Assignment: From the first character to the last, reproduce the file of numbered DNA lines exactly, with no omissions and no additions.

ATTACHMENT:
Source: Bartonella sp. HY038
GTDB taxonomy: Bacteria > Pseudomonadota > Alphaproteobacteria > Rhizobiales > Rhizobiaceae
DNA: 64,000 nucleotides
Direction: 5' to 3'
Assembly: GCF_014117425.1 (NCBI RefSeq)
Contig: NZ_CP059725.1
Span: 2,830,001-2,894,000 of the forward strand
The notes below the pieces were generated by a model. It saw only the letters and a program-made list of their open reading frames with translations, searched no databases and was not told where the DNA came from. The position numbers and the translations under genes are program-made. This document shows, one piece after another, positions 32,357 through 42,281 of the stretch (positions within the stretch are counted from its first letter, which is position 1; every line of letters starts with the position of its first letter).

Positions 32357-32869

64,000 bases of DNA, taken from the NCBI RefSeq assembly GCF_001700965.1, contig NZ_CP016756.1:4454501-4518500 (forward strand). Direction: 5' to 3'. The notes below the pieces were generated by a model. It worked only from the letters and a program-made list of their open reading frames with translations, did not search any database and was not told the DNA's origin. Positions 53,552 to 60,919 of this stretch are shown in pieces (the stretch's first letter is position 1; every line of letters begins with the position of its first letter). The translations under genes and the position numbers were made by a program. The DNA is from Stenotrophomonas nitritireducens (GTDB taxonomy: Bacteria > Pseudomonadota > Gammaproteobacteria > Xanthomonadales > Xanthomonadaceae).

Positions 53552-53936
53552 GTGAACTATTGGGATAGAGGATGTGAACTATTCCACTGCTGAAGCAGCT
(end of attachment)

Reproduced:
Source: Bartonella sp. HY038
GTDB taxonomy: Bacteria > Pseudomonadota > Alphaproteobacteria > Rhizobiales > Rhizobiaceae
DNA: 64,000 nucleotides
Direction: 5' to 3'
Assembly: GCF_014117425.1 (NCBI RefSeq)
Contig: NZ_CP059725.1
Span: 2,830,001-2,894,000 of the forward strand
The notes below the pieces were generated by a model. It saw only the letters and a program-made list of their open reading frames with translations, searched no databases and was not told where the DNA came from. The position numbers and the translations under genes are program-made. This document shows, one piece after another, positions 32,357 through 42,281 of the stretch (positions within the stretch are counted from its first letter, which is position 1; every line of letters starts with the position of its first letter).

Positions 32357-32869

64,000 bases of DNA, taken from the NCBI RefSeq assembly GCF_001700965.1, contig NZ_CP016756.1:4454501-4518500 (forward strand). Direction: 5' to 3'. The notes below the pieces were generated by a model. It worked only from the letters and a program-made list of their open reading frames with translations, did not search any database and was not told the DNA's origin. Positions 53,552 to 60,919 of this stretch are shown in pieces (the stretch's first letter is position 1; every line of letters begins with the position of its first letter). The translations under genes and the position numbers were made by a program. The DNA is from Stenotrophomonas nitritireducens (GTDB taxonomy: Bacteria > Pseudomonadota > Gammaproteobacteria > Xanthomonadales > Xanthomonadaceae).

Positions 53552-53936
53552 GTGAACTATTGGGATAGAGGATGTGAACTATTCCACTGCTGAAGCAGCT